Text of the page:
SQL Server and Oracle both allow serial execution. But most would argue that parallel execution is more robust and efficient in Oracle. That’s because Oracle allows parallel processing across more SQL commands with PL/SQL.
Meanwhile, SQL Server uses Query Optimizer to choose whether to run a task in serial or parallel mode, and it often chooses poorly. There’s also a deeper issue with T-SQL itself. T-SQL limits some commands to execute in serial mode only.
In instances where SQL Server doesn’t perform well out of the box, you can force it. More than anything, this key difference highlights the disparate philosophies of the two products. Oracle is ready and waiting for the biggest task, while SQL Server needs prep and more than a little coaxing.
4. Reading and Writing Concurrently
Concurrency is one of the main advantages of using a database rather than a flat file like a spreadsheet. Concurrency means that databases can be updated by many users at the same time. For large companies, that can mean thousands. As users are reading and writing to a database, the servers sort out all the changes to maintain integrity. But SQL Server and Oracle handle these concurrent processes much differently.
SQL Server will hold new reads until a writer completes, while Oracle will allow reads during that time. In sum, Oracle readers do not block writers, and writers don’t block readers. For that reason, Oracle runs quicker than SQL Server.
5. BEFORE triggers and AFTER
For two seemingly comparable products, Oracle and SQL Server manage to implement triggers in very different ways. The Microsoft approach is to only allow AFTER triggers, while Oracle also implements BEFORE triggers.
For instance, when performing a banking debit transaction, a wise developer will ensure that sufficient funds are available using a BEFORE trigger. In situations where BEFORE triggers are important, Oracle avoids the annoying workarounds that would be necessary with SQL Server.
Microsoft’s version has less potential for errors, but greatly reduces the usefulness of triggers.
6. Pricing between Oracle and SQL Server is just a little different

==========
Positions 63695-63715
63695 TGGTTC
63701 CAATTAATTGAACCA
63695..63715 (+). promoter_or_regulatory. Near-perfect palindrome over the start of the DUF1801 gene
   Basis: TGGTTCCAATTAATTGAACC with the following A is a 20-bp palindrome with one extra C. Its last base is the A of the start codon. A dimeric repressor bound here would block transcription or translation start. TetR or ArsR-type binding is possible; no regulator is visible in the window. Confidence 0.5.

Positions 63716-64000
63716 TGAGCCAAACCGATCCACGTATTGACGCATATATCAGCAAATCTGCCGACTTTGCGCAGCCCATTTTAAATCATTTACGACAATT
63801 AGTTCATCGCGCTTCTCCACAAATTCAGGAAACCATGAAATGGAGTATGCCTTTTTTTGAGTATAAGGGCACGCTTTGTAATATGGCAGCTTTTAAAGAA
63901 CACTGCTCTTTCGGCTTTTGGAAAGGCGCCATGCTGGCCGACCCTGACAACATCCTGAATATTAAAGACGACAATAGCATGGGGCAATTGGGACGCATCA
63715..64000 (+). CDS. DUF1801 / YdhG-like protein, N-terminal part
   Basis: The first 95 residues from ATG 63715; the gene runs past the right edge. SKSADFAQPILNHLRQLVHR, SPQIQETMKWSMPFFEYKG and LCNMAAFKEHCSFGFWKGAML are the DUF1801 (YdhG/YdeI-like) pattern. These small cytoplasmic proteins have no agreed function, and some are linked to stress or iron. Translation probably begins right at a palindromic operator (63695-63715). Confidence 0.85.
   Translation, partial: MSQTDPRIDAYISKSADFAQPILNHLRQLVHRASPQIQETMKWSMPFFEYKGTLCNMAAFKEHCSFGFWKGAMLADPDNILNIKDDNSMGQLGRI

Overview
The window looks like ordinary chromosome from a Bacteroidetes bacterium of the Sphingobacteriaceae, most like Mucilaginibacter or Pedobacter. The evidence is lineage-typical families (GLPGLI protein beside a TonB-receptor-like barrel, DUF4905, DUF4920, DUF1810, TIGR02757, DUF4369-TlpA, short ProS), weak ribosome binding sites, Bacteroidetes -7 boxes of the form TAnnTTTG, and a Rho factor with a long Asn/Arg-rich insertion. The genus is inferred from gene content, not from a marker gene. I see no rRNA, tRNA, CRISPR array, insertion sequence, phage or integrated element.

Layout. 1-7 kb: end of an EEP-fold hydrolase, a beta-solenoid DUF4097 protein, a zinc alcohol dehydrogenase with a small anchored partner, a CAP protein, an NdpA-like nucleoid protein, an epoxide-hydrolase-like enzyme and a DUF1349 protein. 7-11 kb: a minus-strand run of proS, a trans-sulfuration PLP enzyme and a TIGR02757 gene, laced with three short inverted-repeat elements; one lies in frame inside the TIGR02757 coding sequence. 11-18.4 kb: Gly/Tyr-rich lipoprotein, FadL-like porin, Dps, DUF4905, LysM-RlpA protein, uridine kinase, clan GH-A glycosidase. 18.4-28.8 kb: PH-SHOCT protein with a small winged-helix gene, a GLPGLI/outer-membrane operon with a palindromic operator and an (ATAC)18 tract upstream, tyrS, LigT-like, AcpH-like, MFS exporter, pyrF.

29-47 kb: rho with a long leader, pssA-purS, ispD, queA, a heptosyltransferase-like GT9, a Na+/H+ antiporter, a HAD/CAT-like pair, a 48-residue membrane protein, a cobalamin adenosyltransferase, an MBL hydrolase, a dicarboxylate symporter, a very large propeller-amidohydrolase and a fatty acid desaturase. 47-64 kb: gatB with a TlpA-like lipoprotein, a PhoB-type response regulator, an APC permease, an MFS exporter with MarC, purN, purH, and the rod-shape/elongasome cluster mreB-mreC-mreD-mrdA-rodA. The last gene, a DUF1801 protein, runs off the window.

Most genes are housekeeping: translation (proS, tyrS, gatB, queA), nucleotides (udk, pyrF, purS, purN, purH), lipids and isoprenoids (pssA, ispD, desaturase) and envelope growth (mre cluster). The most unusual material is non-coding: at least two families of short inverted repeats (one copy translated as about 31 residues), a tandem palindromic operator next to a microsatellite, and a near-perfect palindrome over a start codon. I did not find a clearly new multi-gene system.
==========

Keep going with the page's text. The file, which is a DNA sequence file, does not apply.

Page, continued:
You could be forgiven for believing that Oracle is more expensive than SQL Server. It was once that way. However, as part of Oracle’s embrace of the open source community, some versions of Oracle are actually free, both for development purposes and, in certain cases, commercial use. Oracle XE (Express Edition) can be used freely for low demand database applications. Microsoft has one-upped Oracle with a free SQL Server Express version in a broader plan to gain market share.
In keeping up with the competition, standard editions of both databases tend to be priced about the same. The big difference here lies with their enterprise versions. Oracle Enterprise Edition still commands the highest licensing costs for its efficiency and massive scalability.
Two Different Species in the Same Space
Microsoft and Oracle databases have evolved into two different species in the past 30 years. SQL Server serves the broad market of businesses that already employ Microsoft services and infrastructure. They’re slowly widening their reach with products like SQL Server on Linux, and attracting more clients with Azure.
Oracle is still the favorite among corporations and governments. It’s not as easy to use as the point-and-click SQL Server, but simple isn’t always better. For large organizations relying on complex data structures and high transaction volumes, configuration power over simplicity wins — and that’s Oracle.